An exchange rate is the price at which one currency is converted into or exchanged for another currency.
Exchange rate connects the price system of two countries since this (special) price shows the relationship between all domestic prices and all foreign prices.
Any change in the exchange rate between rupee and dollar will cause a change in the prices of all American goods for Indians and the prices of all Indian goods for Americans. In the process, equilibrium in BOP accounts will be restored.
Every government has to make international decisions of what type of exchange rate it wants to adopt. This means that government will have to decide how its own currency should be related to other currencies of the world.
For instance, it may choose to fix the value of its currency to other currencies of the world so as to adjust its BOP difficulties or it: may choose to allow its currency to move freely against other currencies of the world so as to adjust its BOP difficulties. This means that there are two important exchange rate systems the fixed (or pegged) exchange rate and the flexible (or fluctuating or floating) exchange rate.
These two exchange rates have been tried and tested in the past. Fixed exchange rate system had been tried by the IMF during 1947- 1971 when this system was abandoned. After 1971, the world’s exchange rate became a flexible one or a floating one. Truly speaking, the exchange rate that is being followed by the IMF now is known as ‘managed floating system, or ‘managed flexibility’.
Fixed and Flexible Exchange Rate Management:
(A) Fixed Exchange Rate:
A fixed exchange rate is an exchange rate that does not fluctuate or that changes within a pre-deter- mined rate at infrequent intervals. Government or the central monetary authority intervenes in the foreign exchange market so that exchange rates are kept fixed at a stable rate. The rate at which the currency is fixed is called par value. This par value is allowed to move in a narrow range or ‘band’ of ± 1 per cent.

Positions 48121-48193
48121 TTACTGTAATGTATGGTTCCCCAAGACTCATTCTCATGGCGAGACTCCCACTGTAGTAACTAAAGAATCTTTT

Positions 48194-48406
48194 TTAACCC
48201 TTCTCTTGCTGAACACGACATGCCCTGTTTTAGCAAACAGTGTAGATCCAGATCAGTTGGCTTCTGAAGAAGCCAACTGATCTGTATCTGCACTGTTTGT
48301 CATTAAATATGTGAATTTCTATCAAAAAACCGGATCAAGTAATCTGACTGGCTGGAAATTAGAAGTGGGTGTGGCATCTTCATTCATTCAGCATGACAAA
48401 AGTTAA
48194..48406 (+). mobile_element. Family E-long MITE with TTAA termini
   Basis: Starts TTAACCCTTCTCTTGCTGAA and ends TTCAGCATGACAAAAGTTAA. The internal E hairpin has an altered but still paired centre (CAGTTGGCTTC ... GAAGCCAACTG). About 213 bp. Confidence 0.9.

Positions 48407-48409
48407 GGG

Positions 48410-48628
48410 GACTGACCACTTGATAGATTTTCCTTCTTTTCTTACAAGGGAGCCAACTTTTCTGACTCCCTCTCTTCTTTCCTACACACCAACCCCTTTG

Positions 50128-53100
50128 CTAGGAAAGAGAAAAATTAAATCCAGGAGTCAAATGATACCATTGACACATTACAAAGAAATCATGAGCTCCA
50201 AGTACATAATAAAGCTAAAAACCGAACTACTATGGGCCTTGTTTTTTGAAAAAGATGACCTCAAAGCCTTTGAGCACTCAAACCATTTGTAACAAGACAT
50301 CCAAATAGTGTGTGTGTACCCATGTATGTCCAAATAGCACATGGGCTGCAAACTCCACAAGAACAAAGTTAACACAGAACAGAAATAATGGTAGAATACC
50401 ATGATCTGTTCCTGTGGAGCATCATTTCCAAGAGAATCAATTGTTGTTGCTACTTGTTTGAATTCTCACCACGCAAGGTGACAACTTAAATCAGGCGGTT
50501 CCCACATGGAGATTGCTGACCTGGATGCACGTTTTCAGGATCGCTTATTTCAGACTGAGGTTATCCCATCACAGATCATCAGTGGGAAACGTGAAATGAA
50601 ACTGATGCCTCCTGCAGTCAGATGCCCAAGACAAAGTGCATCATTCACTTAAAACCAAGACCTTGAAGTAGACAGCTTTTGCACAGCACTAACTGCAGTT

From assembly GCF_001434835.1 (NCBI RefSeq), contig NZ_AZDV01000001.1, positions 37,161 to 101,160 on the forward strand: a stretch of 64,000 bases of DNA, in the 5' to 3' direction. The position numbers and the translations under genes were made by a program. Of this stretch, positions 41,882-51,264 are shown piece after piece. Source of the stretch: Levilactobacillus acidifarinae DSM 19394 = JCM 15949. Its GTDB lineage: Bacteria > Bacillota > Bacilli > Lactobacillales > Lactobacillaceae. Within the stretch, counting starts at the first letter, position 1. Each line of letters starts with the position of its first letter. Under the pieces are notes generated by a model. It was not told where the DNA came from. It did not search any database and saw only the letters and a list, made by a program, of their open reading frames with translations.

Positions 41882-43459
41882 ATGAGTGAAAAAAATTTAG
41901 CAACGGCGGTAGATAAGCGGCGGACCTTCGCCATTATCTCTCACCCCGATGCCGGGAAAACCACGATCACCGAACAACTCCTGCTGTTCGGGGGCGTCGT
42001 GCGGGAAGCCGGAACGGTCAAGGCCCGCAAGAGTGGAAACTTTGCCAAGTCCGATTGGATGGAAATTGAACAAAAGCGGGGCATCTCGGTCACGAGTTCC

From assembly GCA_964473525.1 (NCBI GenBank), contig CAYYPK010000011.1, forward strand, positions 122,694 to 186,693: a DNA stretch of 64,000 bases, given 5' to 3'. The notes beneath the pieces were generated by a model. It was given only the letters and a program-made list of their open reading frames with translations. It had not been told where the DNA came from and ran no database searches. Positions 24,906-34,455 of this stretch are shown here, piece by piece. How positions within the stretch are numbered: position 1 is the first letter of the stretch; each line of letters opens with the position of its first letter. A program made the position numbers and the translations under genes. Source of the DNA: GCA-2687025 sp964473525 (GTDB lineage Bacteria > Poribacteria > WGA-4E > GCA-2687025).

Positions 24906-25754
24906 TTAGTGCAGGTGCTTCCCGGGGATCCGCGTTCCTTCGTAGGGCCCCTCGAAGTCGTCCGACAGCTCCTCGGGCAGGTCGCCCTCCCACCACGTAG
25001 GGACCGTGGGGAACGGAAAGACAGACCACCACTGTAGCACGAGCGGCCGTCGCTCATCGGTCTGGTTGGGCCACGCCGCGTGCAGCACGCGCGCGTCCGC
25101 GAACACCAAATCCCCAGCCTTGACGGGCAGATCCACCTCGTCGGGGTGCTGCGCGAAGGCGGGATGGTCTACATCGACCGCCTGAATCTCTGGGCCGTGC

If the sum of current and capital account is negative, there occurs an excess supply of domestic currency in world markets. The government then intervenes using official foreign exchange reserves to purchase domestic currency.
The fixed or pegged exchange rate can be explained graphically. Let us suppose that India’s demand for US goods rises. This increased demand for imports causes an increase in the supply of domestic currency, rupee, in the exchange market to obtain US dollars. Let DD and SS be the demand and supply curves of dollar in Fig. 5.7. These two curves intersect at point A and the corresponding exchange rate is Rs. 40 = $1. Consequently, the supply curve shifts to S1S1 and cuts the demand curve DD at point B. This means a fall in the exchange rate.
To prevent this exchange rate from falling, the Reserve Bank of India will now demand more rupee in exchange for the US dollars. This will restrict the excess supply of rupee and there will be an upward pressure in exchange rate. Demand curve will now shift to DD1. The end result is the restoration of the old exchange rate at point C.
Thus, it is clear that the maintenance of fixed exchange rate system requires that foreign exchange reserves are sufficiently available. Whenever a country experiences inadequate foreign currency reserves it won’t be able to purchase domestic currency in sufficient quantities. Under the circumstance, the country will devalue its currency. Thus, devaluation means an official reduction in the value of one currency in terms of another currency.
(B) Flexible Exchange Rate:
Under the flexible or floating exchange rate, the exchange rate is allowed to vary to international foreign exchange market influences. Thus, government does not intervene. Rather, it is the market forces that determine the exchange rate. In fact, automatic variations in exchange rates consequent upon a change in market forces are the essence of freely fluctuating exchange rates.
A deficit in the BOP account means an excess supply of the domestic currency in the world markets. As price declines, imbalances are removed. In other words, excess supply of domestic currency will automatically cause a fall in the exchange rate and BOP balance will be restored.
Flexible exchange rate mechanism has been explained in Fig. 5.8 where DD and SS are demand and supply curves. When Indians buy US goods, there arises supply of dollar and when US people buy Indian goods there occurs demand for rupee. Initial exchange rate—Rs. 40 = $1—is determined by the intersection of DD and SS curves in both the Figs. 5.8(a) and 5.8(b).
An increase in demand for India’s exportables means an increase in the demand for Indian rupee. Consequently, demand curve shifts to DD1 and the new exchange rate rises to Rs. 50 = $1. At this new exchange rate, dollar appreciates while rupee depreciates in value [Fig. 5.8(a)].
Fig. 5.8(b) shows that the initial exchange rate is Rs. 40 = $1. Supply curve shifts to SS1 in response to an increase in demand for US goods. SS1 curve intersects the demand curve DD at point B and exchange rate drops to Rs. 30 = $1. This means that dollar depreciates while Indian rupee appreciates.
(C) Managed Exchange Rate:
Under the managed exchange rate, floating exchange rates are ‘managed’ partially. That is to say, exchange rates are determined in the main by market forces, but central bank intervenes to stabilise fluctuations in exchange rates so as to bring ‘orderly’ conditions in the market or to maintain the desired exchange rate values.